How to prepare gogl-mogl, a Jewish cold remedy for the ages

I am an Ashkenazi Jew but have never heard about gogl-mogl—a traditional cold remedy—until today. I'm quite familiar with the magic of Jewish penicilin—aka chicken soup—but gogl-mogl wasn't on the medical menu for me growing up. From National Public Radio:

Also called goggle-moggle, kogel mogel, guggle muggle, גאָגל-מאָגל, the drink is basically like a hot eggnog, or sabayon, thinned out to be drinkable[…]

Eve Jochnowitz, a Yiddish teacher and Jewish culinary ethnographer, jokes that gogl-mogl "seems to be one of those things like chicken soup – it's always been there."

Jochnowitz says the most common version begins with sugar or honey mixed with egg yolks, and then beaten into hot milk.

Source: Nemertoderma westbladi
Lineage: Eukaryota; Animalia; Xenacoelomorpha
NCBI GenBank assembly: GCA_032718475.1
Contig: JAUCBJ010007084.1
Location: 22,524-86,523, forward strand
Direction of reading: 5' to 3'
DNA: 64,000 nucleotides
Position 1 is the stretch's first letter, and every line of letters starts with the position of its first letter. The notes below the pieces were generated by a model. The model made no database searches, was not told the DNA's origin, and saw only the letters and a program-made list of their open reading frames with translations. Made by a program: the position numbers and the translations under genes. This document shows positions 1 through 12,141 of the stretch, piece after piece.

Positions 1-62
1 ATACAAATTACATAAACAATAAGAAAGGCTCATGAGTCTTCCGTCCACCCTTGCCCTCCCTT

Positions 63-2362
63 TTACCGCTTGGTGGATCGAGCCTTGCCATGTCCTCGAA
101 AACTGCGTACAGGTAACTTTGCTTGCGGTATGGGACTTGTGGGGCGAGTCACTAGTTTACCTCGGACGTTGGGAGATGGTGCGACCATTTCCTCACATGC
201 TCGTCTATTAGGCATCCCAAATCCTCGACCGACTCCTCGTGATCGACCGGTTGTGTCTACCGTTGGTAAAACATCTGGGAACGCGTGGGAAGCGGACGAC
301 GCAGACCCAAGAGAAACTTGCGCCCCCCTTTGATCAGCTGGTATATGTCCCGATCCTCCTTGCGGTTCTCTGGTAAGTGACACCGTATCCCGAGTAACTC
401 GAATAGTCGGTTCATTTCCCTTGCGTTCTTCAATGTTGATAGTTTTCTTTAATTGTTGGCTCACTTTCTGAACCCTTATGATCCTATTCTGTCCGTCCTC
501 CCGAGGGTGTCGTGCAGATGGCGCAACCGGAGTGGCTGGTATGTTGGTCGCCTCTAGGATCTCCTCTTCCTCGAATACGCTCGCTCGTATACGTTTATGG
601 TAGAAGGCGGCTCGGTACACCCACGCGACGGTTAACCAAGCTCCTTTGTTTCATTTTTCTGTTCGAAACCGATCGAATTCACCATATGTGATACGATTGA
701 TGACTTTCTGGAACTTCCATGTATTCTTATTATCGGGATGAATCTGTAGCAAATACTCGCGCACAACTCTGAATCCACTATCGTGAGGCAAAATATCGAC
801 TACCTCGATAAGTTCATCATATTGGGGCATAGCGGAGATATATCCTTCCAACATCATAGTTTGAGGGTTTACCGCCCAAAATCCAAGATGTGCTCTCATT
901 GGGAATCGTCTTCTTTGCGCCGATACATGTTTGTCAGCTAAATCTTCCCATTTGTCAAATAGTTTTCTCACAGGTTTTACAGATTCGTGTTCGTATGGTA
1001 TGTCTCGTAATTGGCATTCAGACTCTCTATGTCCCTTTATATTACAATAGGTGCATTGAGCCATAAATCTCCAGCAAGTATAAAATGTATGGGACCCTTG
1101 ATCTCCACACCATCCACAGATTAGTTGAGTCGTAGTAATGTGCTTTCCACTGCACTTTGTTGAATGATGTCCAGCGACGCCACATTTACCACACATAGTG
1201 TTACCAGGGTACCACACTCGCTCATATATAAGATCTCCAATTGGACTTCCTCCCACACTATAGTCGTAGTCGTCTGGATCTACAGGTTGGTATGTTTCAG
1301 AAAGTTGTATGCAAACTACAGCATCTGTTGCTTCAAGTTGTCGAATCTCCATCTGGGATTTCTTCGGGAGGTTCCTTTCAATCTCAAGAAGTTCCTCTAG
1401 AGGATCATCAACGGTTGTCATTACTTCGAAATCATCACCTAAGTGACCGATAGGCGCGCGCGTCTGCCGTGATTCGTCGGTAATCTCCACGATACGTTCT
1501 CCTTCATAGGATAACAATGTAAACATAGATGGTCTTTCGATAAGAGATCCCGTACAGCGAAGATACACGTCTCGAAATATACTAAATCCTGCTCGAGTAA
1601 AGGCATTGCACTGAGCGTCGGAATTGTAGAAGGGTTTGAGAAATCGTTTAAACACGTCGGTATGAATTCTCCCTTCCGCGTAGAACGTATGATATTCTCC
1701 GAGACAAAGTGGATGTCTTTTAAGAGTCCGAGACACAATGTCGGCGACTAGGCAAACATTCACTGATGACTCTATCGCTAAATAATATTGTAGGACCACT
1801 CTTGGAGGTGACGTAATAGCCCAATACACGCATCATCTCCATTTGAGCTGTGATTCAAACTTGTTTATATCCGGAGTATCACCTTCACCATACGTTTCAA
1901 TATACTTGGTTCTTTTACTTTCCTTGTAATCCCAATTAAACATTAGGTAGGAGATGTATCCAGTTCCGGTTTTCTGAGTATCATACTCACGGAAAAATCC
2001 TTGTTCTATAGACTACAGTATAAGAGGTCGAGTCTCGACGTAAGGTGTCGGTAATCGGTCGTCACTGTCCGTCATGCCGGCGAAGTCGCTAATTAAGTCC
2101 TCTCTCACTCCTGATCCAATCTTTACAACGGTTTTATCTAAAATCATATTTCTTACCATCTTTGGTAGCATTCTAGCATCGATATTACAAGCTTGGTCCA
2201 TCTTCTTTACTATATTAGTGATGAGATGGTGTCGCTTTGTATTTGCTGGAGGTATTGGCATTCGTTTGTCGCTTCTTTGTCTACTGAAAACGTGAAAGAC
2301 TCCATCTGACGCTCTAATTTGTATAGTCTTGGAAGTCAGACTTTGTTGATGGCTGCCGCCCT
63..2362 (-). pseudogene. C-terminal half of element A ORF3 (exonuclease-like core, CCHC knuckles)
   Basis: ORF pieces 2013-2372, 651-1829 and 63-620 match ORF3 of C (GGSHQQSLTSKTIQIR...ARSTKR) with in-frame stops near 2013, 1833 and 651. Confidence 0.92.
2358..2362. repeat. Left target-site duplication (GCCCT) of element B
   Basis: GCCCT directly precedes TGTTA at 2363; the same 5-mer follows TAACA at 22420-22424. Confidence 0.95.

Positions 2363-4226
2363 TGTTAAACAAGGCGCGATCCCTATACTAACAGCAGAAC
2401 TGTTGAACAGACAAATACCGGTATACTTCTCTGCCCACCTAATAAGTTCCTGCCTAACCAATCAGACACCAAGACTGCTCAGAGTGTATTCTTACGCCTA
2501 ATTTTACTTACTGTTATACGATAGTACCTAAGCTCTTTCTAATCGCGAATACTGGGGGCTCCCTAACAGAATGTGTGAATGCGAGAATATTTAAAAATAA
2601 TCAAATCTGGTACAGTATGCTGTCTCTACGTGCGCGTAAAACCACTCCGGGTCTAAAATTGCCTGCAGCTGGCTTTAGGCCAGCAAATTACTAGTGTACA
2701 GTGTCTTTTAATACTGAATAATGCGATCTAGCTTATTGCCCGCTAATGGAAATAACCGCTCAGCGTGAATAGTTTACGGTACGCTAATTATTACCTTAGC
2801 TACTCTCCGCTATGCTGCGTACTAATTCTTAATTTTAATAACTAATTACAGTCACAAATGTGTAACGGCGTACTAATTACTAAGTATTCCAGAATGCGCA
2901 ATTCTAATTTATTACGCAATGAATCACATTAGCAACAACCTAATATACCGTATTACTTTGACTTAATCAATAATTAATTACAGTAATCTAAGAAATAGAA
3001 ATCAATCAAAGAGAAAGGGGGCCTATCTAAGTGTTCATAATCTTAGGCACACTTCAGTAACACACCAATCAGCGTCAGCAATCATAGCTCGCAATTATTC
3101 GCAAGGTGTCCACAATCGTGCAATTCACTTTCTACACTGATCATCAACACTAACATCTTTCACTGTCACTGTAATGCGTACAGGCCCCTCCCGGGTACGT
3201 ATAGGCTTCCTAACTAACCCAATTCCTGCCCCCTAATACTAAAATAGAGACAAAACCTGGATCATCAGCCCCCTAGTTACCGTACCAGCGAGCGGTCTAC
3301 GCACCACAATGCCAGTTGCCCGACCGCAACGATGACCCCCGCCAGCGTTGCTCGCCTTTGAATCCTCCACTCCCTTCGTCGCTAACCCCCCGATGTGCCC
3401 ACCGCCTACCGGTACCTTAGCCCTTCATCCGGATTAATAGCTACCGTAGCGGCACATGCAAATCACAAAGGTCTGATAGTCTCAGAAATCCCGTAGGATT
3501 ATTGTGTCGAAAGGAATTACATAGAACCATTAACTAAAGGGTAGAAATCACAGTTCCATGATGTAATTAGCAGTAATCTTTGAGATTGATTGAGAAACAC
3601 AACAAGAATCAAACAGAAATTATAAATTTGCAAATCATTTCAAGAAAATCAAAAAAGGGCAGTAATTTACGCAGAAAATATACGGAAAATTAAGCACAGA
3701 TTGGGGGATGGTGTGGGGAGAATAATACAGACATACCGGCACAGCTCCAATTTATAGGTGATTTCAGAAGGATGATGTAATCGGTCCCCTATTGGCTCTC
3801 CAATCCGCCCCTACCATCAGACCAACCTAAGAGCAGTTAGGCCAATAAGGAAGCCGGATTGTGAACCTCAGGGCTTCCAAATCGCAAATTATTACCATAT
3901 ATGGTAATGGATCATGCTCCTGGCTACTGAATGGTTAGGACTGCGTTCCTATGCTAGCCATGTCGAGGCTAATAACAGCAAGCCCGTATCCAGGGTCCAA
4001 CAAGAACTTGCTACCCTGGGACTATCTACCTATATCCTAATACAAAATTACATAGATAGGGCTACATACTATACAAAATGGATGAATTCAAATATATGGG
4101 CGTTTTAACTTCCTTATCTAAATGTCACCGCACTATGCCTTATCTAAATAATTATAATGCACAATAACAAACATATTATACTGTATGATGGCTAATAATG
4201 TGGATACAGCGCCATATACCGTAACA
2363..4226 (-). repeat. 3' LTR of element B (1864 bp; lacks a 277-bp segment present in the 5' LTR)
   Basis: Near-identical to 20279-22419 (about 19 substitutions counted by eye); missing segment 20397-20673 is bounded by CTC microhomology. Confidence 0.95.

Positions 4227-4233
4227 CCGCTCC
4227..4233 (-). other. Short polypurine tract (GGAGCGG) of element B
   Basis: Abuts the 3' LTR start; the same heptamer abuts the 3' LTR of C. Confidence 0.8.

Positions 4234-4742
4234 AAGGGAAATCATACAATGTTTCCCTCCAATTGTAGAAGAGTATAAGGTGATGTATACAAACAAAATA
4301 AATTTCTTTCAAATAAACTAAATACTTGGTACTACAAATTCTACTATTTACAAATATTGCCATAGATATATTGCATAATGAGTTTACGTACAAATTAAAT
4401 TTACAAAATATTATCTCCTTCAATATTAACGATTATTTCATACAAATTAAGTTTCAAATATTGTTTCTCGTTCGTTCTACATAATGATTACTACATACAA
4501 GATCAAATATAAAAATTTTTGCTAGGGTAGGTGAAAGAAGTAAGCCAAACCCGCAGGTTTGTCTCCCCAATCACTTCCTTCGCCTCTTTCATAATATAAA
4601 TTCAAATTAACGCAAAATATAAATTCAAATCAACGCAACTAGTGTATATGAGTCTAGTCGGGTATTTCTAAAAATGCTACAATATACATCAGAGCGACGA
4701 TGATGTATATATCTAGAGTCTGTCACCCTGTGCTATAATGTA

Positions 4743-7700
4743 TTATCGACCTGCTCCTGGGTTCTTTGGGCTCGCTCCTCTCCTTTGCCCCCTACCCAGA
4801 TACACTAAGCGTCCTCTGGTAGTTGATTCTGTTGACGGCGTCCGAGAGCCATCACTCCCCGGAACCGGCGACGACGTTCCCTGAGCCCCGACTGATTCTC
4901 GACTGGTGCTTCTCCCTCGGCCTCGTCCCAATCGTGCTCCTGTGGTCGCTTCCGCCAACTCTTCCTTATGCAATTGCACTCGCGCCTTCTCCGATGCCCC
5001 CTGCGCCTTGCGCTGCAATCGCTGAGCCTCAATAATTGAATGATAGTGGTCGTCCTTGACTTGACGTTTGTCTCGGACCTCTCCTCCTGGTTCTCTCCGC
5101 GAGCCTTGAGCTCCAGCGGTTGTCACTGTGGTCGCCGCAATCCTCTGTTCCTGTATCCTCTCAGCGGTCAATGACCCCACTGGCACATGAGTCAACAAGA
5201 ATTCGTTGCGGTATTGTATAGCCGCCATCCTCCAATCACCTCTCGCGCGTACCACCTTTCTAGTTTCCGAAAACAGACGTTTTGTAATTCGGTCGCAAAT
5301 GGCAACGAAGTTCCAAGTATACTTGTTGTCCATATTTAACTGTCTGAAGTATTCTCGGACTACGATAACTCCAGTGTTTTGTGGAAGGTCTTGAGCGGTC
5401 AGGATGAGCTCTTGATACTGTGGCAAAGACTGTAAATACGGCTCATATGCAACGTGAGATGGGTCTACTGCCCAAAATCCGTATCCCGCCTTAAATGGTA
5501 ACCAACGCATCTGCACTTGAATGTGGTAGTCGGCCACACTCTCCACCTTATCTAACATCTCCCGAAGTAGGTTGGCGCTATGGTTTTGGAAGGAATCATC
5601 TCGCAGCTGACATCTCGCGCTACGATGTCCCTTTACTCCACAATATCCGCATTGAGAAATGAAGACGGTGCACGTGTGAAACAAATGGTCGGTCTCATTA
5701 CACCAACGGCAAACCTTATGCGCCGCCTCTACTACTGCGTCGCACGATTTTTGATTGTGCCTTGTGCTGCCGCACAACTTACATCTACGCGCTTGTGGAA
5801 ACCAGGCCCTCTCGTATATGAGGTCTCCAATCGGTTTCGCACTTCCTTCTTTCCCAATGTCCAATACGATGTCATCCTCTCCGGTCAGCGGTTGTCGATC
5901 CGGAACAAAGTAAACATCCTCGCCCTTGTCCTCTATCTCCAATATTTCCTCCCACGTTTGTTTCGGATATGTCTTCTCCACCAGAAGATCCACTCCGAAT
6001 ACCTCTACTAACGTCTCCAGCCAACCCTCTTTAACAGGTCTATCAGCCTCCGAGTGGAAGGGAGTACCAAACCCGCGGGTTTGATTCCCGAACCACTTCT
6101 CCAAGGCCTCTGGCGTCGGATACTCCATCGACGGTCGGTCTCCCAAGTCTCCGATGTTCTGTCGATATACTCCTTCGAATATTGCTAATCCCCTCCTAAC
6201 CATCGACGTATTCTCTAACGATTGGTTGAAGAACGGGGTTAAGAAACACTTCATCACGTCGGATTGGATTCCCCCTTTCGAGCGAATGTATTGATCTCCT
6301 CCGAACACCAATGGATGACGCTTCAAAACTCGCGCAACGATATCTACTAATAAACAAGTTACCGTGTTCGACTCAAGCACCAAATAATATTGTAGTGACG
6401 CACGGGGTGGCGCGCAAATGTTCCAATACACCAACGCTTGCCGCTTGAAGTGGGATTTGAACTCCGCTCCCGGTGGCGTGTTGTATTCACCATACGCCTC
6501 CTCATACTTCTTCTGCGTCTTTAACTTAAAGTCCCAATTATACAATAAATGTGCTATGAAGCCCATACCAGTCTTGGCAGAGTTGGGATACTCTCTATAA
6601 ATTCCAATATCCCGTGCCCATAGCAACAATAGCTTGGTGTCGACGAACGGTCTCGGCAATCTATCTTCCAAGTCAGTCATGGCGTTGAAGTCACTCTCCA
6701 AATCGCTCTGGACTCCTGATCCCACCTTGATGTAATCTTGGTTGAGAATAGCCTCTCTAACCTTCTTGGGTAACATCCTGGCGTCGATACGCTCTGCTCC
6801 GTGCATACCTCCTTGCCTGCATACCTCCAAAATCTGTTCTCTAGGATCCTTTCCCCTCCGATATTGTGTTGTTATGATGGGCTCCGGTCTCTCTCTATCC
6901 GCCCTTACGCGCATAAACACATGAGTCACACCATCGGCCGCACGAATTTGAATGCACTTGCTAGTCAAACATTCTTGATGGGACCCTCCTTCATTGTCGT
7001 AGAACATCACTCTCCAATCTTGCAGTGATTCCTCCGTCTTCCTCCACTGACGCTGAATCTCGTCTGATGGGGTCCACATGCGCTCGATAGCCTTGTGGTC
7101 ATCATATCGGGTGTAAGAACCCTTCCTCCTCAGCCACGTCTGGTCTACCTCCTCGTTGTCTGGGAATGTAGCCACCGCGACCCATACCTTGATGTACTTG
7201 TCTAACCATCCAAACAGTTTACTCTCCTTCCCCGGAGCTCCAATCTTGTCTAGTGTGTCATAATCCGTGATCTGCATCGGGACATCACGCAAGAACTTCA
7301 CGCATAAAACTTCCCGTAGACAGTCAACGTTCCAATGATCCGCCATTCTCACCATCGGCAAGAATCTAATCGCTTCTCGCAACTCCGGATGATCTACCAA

There are slightly different versions – sometimes a shot of brandy or slivovitz was thrown in; sometimes chocolate or butter was added. Jochnowitz says gogl-mogl was found across Europe.

"Over the entire Yiddish-speaking world – from Czechoslovakia in the West, as far as the borders of the Russian Empire in the East, I would say."

Does it relieve cold symptoms though?

"We don't have any really good evidence that honey does a whole lot for cough," explains University of Virginia pediatrician Diane Pappas. "There is some suggestion that just the fact that you have some kind of viscous liquid kind of coating and calming and soothing your throat and increasing saliva and whatever, that those things can also help comfort someone with a cough or cold symptoms… I don't know that there are downsides – unless you put the alcohol in it."

Some might call that the upside.